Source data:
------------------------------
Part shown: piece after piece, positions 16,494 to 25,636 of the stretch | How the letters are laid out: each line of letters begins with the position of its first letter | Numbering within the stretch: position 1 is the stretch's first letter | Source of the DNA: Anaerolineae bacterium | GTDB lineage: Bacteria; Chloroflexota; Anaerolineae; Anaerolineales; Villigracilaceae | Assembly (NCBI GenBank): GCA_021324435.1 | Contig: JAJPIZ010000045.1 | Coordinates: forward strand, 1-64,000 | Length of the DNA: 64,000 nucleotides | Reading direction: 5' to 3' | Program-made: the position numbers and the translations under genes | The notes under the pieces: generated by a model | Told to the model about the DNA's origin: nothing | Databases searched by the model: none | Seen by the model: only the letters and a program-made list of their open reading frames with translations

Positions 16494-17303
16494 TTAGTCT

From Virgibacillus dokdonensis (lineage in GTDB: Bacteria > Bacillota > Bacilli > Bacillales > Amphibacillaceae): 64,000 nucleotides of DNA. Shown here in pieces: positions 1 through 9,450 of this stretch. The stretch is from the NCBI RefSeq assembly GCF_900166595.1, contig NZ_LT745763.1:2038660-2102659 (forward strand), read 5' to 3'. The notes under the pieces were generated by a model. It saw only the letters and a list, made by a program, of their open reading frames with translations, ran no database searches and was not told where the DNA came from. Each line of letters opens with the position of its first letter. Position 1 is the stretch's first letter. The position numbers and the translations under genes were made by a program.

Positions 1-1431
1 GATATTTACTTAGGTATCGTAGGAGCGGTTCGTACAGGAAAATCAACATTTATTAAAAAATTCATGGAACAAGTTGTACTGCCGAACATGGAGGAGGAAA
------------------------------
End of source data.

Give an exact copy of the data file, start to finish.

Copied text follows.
Part shown: piece after piece, positions 16,494 to 25,636 of the stretch | How the letters are laid out: each line of letters begins with the position of its first letter | Numbering within the stretch: position 1 is the stretch's first letter | Source of the DNA: Anaerolineae bacterium | GTDB lineage: Bacteria; Chloroflexota; Anaerolineae; Anaerolineales; Villigracilaceae | Assembly (NCBI GenBank): GCA_021324435.1 | Contig: JAJPIZ010000045.1 | Coordinates: forward strand, 1-64,000 | Length of the DNA: 64,000 nucleotides | Reading direction: 5' to 3' | Program-made: the position numbers and the translations under genes | The notes under the pieces: generated by a model | Told to the model about the DNA's origin: nothing | Databases searched by the model: none | Seen by the model: only the letters and a program-made list of their open reading frames with translations

Positions 16494-17303
16494 TTAGTCT

From Virgibacillus dokdonensis (lineage in GTDB: Bacteria > Bacillota > Bacilli > Bacillales > Amphibacillaceae): 64,000 nucleotides of DNA. Shown here in pieces: positions 1 through 9,450 of this stretch. The stretch is from the NCBI RefSeq assembly GCF_900166595.1, contig NZ_LT745763.1:2038660-2102659 (forward strand), read 5' to 3'. The notes under the pieces were generated by a model. It saw only the letters and a list, made by a program, of their open reading frames with translations, ran no database searches and was not told where the DNA came from. Each line of letters opens with the position of its first letter. Position 1 is the stretch's first letter. The position numbers and the translations under genes were made by a program.

Positions 1-1431
1 GATATTTACTTAGGTATCGTAGGAGCGGTTCGTACAGGAAAATCAACATTTATTAAAAAATTCATGGAACAAGTTGTACTGCCGAACATGGAGGAGGAAA